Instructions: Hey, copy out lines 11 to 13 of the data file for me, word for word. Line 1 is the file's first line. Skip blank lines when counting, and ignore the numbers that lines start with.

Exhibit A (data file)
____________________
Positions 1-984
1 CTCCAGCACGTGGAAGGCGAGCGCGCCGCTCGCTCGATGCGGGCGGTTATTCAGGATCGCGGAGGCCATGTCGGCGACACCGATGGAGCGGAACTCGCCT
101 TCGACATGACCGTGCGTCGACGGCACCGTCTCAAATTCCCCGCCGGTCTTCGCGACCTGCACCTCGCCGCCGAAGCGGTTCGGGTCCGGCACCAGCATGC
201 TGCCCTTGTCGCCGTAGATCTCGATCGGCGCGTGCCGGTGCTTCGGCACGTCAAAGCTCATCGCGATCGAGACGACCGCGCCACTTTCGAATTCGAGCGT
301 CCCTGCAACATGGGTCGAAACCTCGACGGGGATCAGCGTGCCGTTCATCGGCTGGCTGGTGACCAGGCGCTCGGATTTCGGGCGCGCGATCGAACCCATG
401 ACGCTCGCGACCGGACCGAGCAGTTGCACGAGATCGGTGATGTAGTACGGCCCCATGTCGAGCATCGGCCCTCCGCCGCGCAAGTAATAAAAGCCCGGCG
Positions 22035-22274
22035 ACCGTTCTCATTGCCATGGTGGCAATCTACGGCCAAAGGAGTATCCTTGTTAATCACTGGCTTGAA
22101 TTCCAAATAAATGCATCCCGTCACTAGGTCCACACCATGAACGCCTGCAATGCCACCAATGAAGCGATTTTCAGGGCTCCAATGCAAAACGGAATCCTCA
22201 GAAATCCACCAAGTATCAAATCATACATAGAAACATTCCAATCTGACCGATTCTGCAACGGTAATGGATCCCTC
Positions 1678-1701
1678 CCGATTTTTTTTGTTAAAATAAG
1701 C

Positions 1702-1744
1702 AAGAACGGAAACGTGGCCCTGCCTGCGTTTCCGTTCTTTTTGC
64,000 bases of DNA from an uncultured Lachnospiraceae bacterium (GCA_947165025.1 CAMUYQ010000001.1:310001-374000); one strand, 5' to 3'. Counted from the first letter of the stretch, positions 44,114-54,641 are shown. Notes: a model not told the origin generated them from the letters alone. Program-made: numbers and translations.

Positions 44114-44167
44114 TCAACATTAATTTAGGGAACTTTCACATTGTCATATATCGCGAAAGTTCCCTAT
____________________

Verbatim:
Positions 1678-1701
1678 CCGATTTTTTTTGTTAAAATAAG
1701 C